- All Free Papers and Essays for All Students

Employment Issues in Singapore for Aged

Autor:   •  March 8, 2011  •  Essay  •  274 Words (2 Pages)  •  2,187 Views

Page 1 of 2

This report will discuss about the employment issues faced by aged workers in Singapore.

Due to strong competition from the younger generation, employers' preference for employing the younger workers has been increasing. The aged workers are affected and many tend to stop working after losing their jobs.

To further aid companies in employing aged workers, the government and union has came up with various programmes to encourage employers to continue hiring aged workers.

Leading Practices for Managing Mature Employees (2010, 14) has mentioned that organizations are employing retirees to provide consultancy services. This measure aim to employ more aged workers and sustain their jobs. Aged workers should be encouraged to actively participate in the workforce. Experience and knowledge could be imparted to the younger workers. "Part time positions or phase retirement schemes are offered to keep the aged workers working beyond retirement age." (Harnessing the Potential of Singapore's Multi-generational Workforce 2010, 34)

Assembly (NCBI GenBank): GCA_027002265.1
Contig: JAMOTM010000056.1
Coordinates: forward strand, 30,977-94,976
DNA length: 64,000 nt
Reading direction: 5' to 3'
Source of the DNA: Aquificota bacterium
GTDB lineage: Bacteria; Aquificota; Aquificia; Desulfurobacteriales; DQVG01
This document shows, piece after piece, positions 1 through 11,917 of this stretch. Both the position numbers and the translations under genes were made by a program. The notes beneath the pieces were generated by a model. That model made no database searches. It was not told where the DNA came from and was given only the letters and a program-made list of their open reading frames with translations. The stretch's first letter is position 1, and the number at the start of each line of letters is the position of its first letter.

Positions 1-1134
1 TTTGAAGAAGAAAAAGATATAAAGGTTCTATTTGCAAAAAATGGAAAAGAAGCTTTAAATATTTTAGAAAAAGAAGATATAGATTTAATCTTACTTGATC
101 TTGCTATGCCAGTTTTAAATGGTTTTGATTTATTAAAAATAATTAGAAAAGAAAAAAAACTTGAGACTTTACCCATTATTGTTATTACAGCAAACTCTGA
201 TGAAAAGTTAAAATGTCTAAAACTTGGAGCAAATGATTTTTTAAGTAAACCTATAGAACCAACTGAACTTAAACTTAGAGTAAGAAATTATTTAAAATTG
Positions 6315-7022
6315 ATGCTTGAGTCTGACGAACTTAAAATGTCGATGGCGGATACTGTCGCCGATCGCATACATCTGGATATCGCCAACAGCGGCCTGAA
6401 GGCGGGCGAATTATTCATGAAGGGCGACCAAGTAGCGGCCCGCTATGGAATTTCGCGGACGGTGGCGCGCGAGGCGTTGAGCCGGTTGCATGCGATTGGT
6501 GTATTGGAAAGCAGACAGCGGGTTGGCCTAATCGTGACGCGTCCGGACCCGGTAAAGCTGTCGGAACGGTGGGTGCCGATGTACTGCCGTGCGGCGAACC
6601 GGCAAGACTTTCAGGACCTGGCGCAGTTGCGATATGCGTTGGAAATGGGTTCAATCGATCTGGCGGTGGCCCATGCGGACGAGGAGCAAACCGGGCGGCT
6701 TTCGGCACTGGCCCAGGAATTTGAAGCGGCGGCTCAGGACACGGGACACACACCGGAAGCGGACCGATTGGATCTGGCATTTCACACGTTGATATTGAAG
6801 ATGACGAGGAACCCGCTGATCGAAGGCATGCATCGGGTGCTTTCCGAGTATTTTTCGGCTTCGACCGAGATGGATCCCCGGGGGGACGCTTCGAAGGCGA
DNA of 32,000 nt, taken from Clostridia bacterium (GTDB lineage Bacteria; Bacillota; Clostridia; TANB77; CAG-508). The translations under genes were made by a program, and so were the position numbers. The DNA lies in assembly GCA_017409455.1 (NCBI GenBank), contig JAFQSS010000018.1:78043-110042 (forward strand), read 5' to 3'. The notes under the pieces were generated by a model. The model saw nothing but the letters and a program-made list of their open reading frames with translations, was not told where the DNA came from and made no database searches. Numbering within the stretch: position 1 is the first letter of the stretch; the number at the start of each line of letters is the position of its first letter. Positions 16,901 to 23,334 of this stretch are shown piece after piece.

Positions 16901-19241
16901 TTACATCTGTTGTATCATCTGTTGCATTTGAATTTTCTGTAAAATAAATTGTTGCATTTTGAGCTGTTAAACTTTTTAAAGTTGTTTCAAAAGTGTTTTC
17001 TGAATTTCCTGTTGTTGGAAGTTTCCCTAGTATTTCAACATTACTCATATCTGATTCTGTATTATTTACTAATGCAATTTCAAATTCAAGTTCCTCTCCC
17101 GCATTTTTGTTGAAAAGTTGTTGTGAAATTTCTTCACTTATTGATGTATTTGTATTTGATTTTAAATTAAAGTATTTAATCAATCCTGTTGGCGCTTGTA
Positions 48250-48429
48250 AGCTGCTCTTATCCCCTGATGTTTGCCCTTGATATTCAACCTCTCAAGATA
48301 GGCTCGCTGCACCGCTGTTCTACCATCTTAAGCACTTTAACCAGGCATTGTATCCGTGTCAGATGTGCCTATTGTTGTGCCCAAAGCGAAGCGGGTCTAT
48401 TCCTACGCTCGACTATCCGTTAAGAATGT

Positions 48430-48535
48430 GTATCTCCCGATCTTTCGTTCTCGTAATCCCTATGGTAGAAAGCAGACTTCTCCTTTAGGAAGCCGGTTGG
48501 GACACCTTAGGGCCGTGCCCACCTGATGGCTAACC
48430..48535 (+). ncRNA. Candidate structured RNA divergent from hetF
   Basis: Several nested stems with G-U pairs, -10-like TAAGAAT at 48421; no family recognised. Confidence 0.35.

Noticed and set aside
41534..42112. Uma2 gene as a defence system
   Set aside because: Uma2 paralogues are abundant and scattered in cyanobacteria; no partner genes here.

Labour Movement Annual (2008, 70) suggests amending the current human resource policies for re-employment. NTUC could cooperate with organizations to have a proper re-employment system.

Hence, employers should understand the work related changes for the aged workers and continue to employ them as it stimulates financial and economic growth. Organizations in Singapore should maintain good employment relations with the aged workers.

In addition, Older Workers (1999, 4) also stated there is a "Lower incidence of job change among older workers." The workers acquired the necessary job skills by working for so many years. If the older workers were to switch jobs, they would find that it takes a longer time to search for a job that is appropriate and matches their skills.


Download as:   txt (1.8 Kb)   pdf (48.7 Kb)   docx (10.3 Kb)  
Continue for 1 more page »